While lifelong language experience modulates subcortical encoding of pitch patterns, there is emerging evidence that short-term training introduced in adulthood also shapes subcortical pitch encoding. Here we use a cross-language design to examine the stability of language experience-dependent subcortical plasticity over multiple days. We then examine the extent to which behavioral relevance induced by sound-to-category training leads to plastic changes in subcortical pitch encoding in adulthood relative to adolescence, a period of ongoing maturation of subcortical and cortical auditory processing. Frequency-following responses (FFRs), which reflect phase-locked activity from subcortical neural ensembles, were elicited while participants passively listened to pitch patterns reflective of Mandarin tones. In experiment 1, FFRs were recorded across three consecutive days from native Chinese-speaking (n = 10) and English-speaking (n = 10) adults. In experiment 2, FFRs were recorded from native English-speaking adolescents (n = 20) and adults (n = 15) before, during, and immediately after a session of sound-to-category training, as well as a day after training ceased. Experiment 1 demonstrated the stability of language experience-dependent subcortical plasticity in pitch encoding across multiple days of passive exposure to linguistic pitch patterns. In contrast, experiment 2 revealed an enhancement in subcortical pitch encoding that emerged a day after the sound-to-category training, with some developmental differences observed. Taken together, these findings suggest that behavioral relevance is a critical component for the observation of plasticity in the subcortical encoding of pitch.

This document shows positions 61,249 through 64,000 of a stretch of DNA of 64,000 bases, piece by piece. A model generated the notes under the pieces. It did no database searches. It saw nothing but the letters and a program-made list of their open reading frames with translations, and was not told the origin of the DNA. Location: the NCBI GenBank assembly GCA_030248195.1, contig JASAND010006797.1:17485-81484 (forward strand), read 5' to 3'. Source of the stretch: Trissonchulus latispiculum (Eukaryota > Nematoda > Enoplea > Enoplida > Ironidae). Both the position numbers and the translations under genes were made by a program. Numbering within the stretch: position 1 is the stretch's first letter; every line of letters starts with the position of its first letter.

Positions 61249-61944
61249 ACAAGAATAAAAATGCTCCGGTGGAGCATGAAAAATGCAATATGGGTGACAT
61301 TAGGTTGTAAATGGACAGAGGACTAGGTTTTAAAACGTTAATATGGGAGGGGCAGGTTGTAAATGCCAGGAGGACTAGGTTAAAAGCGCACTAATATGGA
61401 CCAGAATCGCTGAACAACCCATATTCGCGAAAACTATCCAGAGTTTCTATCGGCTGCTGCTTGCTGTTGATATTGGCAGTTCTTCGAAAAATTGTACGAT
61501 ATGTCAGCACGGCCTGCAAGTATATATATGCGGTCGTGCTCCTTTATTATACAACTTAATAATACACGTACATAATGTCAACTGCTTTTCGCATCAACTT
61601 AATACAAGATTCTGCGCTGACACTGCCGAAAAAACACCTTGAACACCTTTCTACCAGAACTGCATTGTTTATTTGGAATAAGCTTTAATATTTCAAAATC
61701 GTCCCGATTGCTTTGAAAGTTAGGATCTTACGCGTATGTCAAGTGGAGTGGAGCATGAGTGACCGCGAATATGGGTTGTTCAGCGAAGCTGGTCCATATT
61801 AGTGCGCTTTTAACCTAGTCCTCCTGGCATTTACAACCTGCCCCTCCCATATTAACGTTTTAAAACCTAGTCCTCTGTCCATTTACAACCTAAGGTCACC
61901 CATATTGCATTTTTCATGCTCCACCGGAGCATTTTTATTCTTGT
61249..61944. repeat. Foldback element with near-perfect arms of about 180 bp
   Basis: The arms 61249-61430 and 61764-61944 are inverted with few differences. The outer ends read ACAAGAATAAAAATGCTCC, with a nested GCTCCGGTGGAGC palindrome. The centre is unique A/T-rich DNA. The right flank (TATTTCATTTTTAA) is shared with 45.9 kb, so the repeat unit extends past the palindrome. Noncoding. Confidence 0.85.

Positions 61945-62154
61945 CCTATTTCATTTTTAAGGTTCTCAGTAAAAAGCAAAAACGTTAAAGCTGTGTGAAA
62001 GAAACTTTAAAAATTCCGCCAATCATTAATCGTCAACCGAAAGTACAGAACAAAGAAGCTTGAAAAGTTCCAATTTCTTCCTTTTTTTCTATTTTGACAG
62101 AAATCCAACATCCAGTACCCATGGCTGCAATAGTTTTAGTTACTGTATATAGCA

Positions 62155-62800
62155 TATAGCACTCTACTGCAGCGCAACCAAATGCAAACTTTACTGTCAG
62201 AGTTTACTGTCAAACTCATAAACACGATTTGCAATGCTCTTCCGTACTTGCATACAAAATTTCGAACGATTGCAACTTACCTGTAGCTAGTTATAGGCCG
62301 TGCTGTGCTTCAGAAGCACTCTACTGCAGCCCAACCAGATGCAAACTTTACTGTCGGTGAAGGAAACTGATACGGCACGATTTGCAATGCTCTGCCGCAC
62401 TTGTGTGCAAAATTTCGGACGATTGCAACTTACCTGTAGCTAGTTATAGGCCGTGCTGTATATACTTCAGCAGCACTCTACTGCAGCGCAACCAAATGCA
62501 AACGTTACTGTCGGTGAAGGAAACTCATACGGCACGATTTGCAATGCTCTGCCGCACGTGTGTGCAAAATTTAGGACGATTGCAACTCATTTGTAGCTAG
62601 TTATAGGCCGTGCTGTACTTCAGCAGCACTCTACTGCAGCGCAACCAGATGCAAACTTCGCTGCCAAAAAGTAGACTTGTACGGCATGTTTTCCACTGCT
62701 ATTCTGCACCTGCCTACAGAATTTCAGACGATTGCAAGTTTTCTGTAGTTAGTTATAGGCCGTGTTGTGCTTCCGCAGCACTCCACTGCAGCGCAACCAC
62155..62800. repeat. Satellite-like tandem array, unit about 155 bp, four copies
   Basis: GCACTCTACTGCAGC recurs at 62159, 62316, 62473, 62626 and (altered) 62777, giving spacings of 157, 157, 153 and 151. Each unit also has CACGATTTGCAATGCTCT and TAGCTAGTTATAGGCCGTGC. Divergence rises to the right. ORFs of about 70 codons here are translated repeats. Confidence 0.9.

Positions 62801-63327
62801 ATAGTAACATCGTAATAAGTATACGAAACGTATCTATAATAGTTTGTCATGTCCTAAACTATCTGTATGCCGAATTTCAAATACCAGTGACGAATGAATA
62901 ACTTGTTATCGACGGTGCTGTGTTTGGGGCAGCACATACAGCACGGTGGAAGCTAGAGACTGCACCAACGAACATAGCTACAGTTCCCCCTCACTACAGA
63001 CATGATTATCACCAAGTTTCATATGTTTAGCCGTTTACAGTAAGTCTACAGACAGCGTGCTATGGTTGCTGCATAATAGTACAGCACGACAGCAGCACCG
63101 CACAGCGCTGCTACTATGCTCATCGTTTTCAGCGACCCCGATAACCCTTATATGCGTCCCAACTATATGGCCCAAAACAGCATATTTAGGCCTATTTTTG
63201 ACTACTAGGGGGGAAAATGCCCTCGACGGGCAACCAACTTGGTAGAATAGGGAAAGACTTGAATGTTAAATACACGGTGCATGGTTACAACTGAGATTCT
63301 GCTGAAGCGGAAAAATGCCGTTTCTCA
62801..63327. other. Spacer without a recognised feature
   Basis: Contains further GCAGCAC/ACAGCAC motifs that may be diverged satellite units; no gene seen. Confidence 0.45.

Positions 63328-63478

NEW & NOTEWORTHY We examine the timescale of experience-dependent auditory plasticity to linguistically relevant pitch patterns. We find extreme stability in lifelong experience-dependent plasticity. We further demonstrate that subcortical function in adolescents and adults is modulated by a single session of sound-to-category training. Our results suggest that behavioral relevance is a necessary ingredient for neural changes in pitch encoding to be observed throughout human development. These findings contribute to the neurophysiological understanding of long- and short-term experience-dependent modulation of pitch.
- pitch encoding
- experience-dependent plasticity
- auditory training
- frequency-following response
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